I have backed off the tri-motor idea. I want to put a video camera in the nose. It is the one I bought from Super Circuits 4 years ago. I was waiting for the right platform to use and I think the SFK may be it. I am committed to installing fowler flaps since I now own $200 worth of Robart Fowler hinges (8 at $25 each!).[X(]
I just finished the tail feathers. I decided to entirely sheet the tail. I added lightening holes to the elevators and saved an ounce. Bruce says it won't matter much as the Twin will be tail heavy anyway. A pair of G38s are on order. For a change of pace I am going to finish the fuselage before working on finishing the center wing section. Included a pic of stab just to show everyone that I am working on it.

Reg Mason
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Old 01-21-2004, 07:46 PM
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Default RE: Super Flying King twin-engined version

I've been thinking about building that plane for a while now--looks cool. I wonder how well a 4.2 single would fly it?
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Old 01-21-2004, 08:18 PM
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Default RE: Super Flying King twin-engined version

Former,
The prototype plane on Bruce Tharp's website, www.btemodels.com, uses a 3W75i. I would think a 4.2 would work just fine. I know you won't be disappointed in the kit. Finished the tail feathers this evening. I am getting 35 degrees of deflection on the rudder. I wonder if it would be a good idea to double bevel to get as much deflection as possible, in case of a single engine failure, to counteract the yaw. If you want to read an interesting article on twins, go to "www.rcwarbirds.com" and click on Twinman (Mr. Lumpkin). Couple of more pics. By the way, lightening holes in the rudder may have been a waste of time. I saved 1/10 th of an ounce.[]

Reg Mason
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Old 01-21-2004, 08:37 PM
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Default RE: Super Flying King twin-engined version

The rudder line kind of reminds me of the "Maule" airplanes. I just e-mailed bruce and asked him about engines/exhaust systems. What kind of servos are you gonna use, and are you going with a gyro in case of engine failure? I think I like this plane so much because no one around here has one.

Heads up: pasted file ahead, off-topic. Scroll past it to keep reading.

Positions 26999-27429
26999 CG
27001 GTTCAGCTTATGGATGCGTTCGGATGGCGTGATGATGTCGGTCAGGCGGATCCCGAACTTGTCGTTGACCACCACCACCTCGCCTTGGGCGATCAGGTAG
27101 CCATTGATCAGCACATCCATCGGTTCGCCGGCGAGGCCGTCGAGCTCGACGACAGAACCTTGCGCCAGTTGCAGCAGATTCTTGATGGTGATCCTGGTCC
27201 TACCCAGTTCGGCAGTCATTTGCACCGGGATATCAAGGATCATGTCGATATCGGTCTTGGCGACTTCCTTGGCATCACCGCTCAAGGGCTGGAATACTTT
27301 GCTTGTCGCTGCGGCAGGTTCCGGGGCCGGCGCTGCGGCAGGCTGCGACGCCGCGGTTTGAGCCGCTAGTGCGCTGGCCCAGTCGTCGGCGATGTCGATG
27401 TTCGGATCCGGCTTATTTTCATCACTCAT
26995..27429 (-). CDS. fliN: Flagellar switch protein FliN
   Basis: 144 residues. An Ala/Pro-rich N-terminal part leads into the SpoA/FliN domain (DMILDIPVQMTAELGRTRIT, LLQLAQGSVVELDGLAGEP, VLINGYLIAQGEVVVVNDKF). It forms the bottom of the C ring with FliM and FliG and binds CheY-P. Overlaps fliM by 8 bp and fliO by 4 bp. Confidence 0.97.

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Old 01-21-2004, 08:55 PM
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Default RE: Super Flying King twin-engined version

I'll tell you what I asked Bruce, I was trying to get away from the pipe on the outside, but may-in the end-go that way. Doesn't look like I can mount that 4.2 90 degrees and use a pitts smoke muff because ot the fuse side.
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Old 01-22-2004, 12:09 AM
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Default RE: Super Flying King twin-engined version

Reg,
Yes I can understand the documentation process. I have quite a few years of building under my belt so I don't anticipate any problems. "Additional bits" : Anything not normally found in your everyday RC Aircraft. On-board starting, Nav, Strobe and landing lights, 2 onboard cameras(one full Camcorder & OSD video downlink), 2 RS-232 DataRadios, GPS, 2axis gyro, temp and rpm sensors. Did I forget anything? OOh and by the way, I'm not British, I have met a few Brit girls, nudge nudge , know what I mean? know what I mean? My favorite American is Chuck Yeager he's got some bragging rights very few could top. My favorite brit is "AngryKid" visit http://www.angrykid.com
Why all the bits? I once was told if you love something, set it free. If it loves you back, it will return. I want to test that theory.
Reg, I'm worried about you.... 215cc ? ? ? My god man, your not thinking of getting in it are you?
I opted for the Twin add-on to his kit also, but plan on using the engine pods as electronics bay's
Power? Fuji Bt-86, WITH, ( gotta love this part) Onboard starter. I refuse to put my hands anywhere near that prop. They are expensive. Thinking of going with 2 g-38's also but worried about vibration in the cameras. I'm very interested in a link or kick in the right direction for the "Robart Fowler hinges" you are using. They will make a great addition to the kit. In both appearance and functionality. I considered the stall tips, and haven't completely ruled them out.
My construction details will be posted on a website, I'll drop in the url when it's up and running.


Michael

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He drives a Big Brown Truck. . . . Have you seen him?
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Old 01-22-2004, 01:20 AM
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Default RE: Super Flying King twin-engined version

Don't worry Mike. The 215cc radial I bought is intended for my Hostetler 40% Gee Bee Model Z. The wing kit Bruce is going to provide to me is for another 215cc engined airplane (see threads on "please help me find this plane" for pics). After perusing your list, your twin is going to blow mine away in number of "additional bits". By the way, Bruce mentioned you were going to add a picopilot (whazat?). He also said you were going to use the plane to scout tile here in the Midwest. Again I am at a loss. Please let me know what that is. I may want to "scout tile here in the Southwest". As for the other goodies, I am a retired electrical engineer, who used to design hardware and write software for embedded microprocessor based systems. I would love to collaborate on all the telemetry bits.